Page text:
Source Attribution and Critical Loads Assessment for Special Areas of Conservation and Special Protection Areas in the UK
February 2007

A methodology was developed for allocating site relevant critical loads of acidity and nutrient nitrogen to designated features to assess the impact of industrial emissions on European Sites (Special Areas of Conservation (SAC) and Special Protected Area (SPA)). Three systems of habitat classification, EUNIS, Annex I of the Habitats Directive, and BAP, were used in the linking of designated features to empirical critical loads of nitrogen and critical loads of acidity.

The process of allocating critical loads was divided into two phases relating to the use of two different methodologies. SAC Annex I habitats and Annex II plant species were treated together in one methodology, while SPA and SAC Annex II non-plant species were treated with a separate methodology.

Designated features for SACs and SPAs, were assessed for their sensitivity to acidification and eutrophication and suitable critical loads were then allocated for each. The assessment of sensitivity and linkages to critical load habitat classes were carried out by habitat and species specialists from English Nature, CEH, JNCC and Scottish Natural Heritage.

Critical loads for SPA features and SAC Annex II ‘non-plant’ features were assigned based on known linkages between the species and the habitat on which it depends either for breeding, feeding or roosting.

Six broad habitats for acidity were used in the assignment of critical loads of acidity (acid grassland, calcareous grassland, dwarf shrub heath, bog, montane, unmanaged coniferous and broadleaved woodland). Critical loads of acidity for these habitat classes were mapped for the whole of the UK at a resolution of 1 km.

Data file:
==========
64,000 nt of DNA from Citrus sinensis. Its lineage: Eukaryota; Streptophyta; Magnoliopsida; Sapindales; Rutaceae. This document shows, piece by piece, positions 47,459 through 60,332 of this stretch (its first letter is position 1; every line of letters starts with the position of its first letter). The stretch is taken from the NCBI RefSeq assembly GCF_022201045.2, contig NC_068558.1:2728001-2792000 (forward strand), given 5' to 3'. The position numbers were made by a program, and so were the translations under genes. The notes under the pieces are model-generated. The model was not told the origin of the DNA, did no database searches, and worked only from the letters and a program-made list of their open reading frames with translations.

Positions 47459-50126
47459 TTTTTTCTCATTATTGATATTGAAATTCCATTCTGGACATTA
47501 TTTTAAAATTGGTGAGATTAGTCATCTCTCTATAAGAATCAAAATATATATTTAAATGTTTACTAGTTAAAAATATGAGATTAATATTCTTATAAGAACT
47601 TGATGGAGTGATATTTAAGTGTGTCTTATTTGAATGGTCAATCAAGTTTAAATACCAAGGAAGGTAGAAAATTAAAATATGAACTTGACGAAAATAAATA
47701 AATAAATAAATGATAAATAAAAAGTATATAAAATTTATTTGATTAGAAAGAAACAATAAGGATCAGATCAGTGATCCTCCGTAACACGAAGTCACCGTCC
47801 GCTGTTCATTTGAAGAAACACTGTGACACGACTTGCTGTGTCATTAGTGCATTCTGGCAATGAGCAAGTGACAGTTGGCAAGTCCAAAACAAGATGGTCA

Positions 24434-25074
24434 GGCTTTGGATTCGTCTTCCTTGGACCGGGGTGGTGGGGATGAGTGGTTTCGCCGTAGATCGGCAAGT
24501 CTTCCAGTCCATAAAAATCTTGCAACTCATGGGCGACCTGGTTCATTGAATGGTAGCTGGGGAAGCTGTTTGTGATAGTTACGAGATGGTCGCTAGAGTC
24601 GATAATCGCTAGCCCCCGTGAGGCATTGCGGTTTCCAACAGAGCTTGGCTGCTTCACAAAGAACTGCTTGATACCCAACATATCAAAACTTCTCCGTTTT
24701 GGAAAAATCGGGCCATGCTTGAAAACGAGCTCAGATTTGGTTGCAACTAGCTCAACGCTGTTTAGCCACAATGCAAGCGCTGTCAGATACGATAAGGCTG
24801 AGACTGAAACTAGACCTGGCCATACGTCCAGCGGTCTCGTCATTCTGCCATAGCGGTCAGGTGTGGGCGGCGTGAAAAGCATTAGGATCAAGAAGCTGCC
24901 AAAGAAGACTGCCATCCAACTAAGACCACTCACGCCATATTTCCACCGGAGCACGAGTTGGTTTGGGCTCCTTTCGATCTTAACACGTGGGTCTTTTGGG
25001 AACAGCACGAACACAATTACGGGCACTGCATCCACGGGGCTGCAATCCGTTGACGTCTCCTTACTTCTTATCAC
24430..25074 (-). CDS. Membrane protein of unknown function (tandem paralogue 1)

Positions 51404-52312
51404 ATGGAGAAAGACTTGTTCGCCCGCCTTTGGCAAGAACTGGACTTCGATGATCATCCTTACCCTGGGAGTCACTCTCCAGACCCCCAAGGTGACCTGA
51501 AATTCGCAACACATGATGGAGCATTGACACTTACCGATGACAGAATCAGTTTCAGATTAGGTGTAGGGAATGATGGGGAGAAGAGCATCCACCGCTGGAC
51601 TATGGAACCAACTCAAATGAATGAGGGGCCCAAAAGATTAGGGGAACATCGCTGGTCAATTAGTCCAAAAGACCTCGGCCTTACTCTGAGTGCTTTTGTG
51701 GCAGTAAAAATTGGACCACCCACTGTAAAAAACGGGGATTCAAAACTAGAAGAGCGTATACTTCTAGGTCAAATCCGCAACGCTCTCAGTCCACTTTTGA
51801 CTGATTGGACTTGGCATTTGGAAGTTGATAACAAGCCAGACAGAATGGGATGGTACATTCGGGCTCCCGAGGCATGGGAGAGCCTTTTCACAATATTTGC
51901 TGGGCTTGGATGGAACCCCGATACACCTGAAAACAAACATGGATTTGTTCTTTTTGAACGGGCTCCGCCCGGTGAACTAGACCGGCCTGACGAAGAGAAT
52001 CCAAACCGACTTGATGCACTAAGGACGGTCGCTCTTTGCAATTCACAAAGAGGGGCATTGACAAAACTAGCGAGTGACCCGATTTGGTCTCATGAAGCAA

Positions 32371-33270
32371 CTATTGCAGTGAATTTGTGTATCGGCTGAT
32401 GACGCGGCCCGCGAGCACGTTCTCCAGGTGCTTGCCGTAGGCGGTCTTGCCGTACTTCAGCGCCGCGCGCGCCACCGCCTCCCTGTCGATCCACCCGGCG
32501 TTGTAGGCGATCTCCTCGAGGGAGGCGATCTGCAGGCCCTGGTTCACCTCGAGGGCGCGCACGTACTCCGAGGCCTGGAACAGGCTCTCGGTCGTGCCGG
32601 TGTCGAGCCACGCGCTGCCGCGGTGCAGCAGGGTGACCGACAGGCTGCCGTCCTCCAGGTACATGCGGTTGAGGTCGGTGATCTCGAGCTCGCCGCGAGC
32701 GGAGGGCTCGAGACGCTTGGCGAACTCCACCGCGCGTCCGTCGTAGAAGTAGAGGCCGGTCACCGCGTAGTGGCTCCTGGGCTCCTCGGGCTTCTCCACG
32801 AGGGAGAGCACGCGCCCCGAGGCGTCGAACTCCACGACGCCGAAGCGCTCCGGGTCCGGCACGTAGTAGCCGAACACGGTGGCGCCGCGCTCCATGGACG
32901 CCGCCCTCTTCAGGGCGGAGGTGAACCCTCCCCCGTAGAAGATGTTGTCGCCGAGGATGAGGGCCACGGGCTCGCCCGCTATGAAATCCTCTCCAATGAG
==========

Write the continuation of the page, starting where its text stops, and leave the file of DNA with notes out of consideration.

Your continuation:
Components of the critical load function, CLmaxS, CLminN, and CLmaxN,  were produced for all six habitats. By overlaying the 1 km critical loads data onto the polygons of the sites, maximum and minimum values for each polygon for each acidity habitat class were obtained.

Critical loads for nitrogen were based on the Berne empirical critical loads defined at the Berne workshop. Impacts of exceedance and reliability of a critical load were described.

Critical Loads for acidity for freshwater features were assessed using the results of previous work reported by Curtis et al., 2003 (Freshwater Screening and Assessment Based on Freshwater Critical Loads).

A database in Excel was produced to provide a lookup table for each for SAC, SPA to obtain lists of features and relevant critical load values. Written guidance was drafted to allow users to interpret their sites of interest. The Excel database was later transferred to the APIS web site.

A limitation of this assessment is the assumption that all European interest features are present in every polygon. Using the dominant soil type for producing acidity critical loads can be inaccurate for habitats not found on this dominant soil type. Furthermore, some features are found on more than one soil type, leading to the requirement to assess some features at a site specific level.

The present assessment does not address the integration between air pollution and other factors like land-use management and climate change in respect of exceedances of critical loads. However, combined with an assessment of air pollution conducted in parallel in this project (Dore et al 2005), the results provide the basis for a suitable screening approach  for assessing the impacts of air pollution on sensitive sites and features around the UK.

Copies of this report are available from the Foundation, in electronic format on CDRom at £20.00 + VAT or hard copy at £15.00, less 20% to FWR members.
N.B. The report is available for download from the SNIFFER Website